TYR Tactical

Persistent Modernization Underpins Army’s Future Force Development

AUSTIN, Texas – “Our Soldiers, with our systems, must get accustomed to being constantly modernized,” said Lt. Gen. Thomas H. Todd III, Deputy Commanding General for Acquisition and Systems and Chief Innovation Officer at U.S. Army Futures Command (AFC).

Todd spoke about the importance of persistent modernization – which is intentionally designed to take place “now and often” – to a full audience of defense industry experts and innovators on Wednesday as part of the 2022 NDIA Future Force Capabilities Conference and Exhibition in Austin.

The event, hosted by the National Defense Industrial Association, provided participants an opportunity to learn about new developments in future-focused defense capabilities while also engaging with fellow defense professionals.

Todd’s keynote address highlighted the Army’s work to increase speed, range and convergence on the future battlefield, including by expertly harnessing and incorporating rapidly evolving warfighting technologies.

“We love to get after what’s next – constantly,” Todd said.

AFC, headquartered in Austin, surveys, develops and validates integrated concepts, models, simulations and technologies in order to steer future Army investments and ideas, Todd explained.

The command additionally serves as “lead trail boss” for multiple signature modernization efforts, furthering achievements through research, analysis and synchronization conducted by its Futures and Concepts Center, Combat Capabilities Development Command and Cross-Functional Teams, among other organizations.

“We are the operational architect,” Todd said, noting AFC coordinates closely with other Army commands and with the Office of the United States Assistant Secretary of the Army for Acquisition, Logistics and Technology and other partners to advance Army tools and systems.

Underpinning these activities, Army Futures Command leverages artificial intelligence, autonomy, sensors, robotics, synthetic biology, materials by design, additive manufacturing and other nascent technologies.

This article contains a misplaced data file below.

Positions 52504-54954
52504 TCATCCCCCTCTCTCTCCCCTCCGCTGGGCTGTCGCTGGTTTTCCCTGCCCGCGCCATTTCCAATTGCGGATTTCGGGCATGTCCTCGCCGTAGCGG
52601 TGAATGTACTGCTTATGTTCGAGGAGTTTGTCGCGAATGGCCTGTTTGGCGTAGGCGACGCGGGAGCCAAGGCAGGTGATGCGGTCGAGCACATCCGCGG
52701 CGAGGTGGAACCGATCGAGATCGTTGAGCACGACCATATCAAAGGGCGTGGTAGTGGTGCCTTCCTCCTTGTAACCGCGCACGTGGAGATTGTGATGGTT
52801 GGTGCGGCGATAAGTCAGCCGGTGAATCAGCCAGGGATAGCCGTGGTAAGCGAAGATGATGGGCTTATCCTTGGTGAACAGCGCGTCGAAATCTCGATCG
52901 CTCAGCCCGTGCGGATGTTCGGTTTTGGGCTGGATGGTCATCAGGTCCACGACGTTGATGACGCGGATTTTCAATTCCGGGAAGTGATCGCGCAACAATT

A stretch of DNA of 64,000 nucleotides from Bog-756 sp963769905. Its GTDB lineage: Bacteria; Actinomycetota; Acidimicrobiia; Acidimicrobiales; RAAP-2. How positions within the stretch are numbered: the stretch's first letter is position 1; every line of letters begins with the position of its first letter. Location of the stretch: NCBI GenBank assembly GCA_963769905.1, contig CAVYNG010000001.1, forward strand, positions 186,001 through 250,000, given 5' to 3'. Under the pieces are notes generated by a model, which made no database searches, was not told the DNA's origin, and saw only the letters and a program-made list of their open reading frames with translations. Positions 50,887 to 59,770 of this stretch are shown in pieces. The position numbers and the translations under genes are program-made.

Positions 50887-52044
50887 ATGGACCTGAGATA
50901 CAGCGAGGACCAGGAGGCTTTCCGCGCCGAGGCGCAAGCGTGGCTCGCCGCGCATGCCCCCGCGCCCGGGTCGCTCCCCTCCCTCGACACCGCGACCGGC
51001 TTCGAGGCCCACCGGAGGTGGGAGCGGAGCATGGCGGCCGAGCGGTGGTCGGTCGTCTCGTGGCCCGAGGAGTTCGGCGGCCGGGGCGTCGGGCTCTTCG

Exploration of human-machine teaming, which enables operational advantages on the ground and in the air by deliberately pairing human adaptability and intuition with machine speed and precision, is also proving integral to Army modernization.

“Let humans be good at what humans are good at; let robots be good at what robots are good at,” Todd asserted.

Meeting future warfighting demands, including the rigors of Multi-Domain Operations and the necessity of Joint interoperability, requires the active participation of industry, which is why events such as the NDIA-hosted conference function as productive platforms for information sharing and idea generation.

“We can no longer afford to be episodic; we have to be persistent,” Todd reiterated to audience members.

“Without you, we can’t achieve this.”

By Maureena Thompson, Army Futures Command

2 Responses to “Persistent Modernization Underpins Army’s Future Force Development”

  1. Attack7 says:

    Modernization doesn’t occur at the Corps or below. There are 162 other problems a given company/battery/troop has that Big Army’s few new items still won’t fix.

  2. Kevin says:

    Well, great. When does the FCS replace the Brad? The Crusader the M109? How is that new radio program going? How about that awesome Counter Defilade Target Engagement System?

    How many billions is the Army going to flush down the toilet over the next five years of being ‘constantly modernized’? “It’s great, we never actually have to make anything work because we can say ‘that’s in the next spiral’ and get promoted and move on from this FUBAR program we created before anyone figures it out. And after one or two more programs we can retire to make millions at one of the primes we gave billions in exchange for prototypes that only worked in powerpoint.”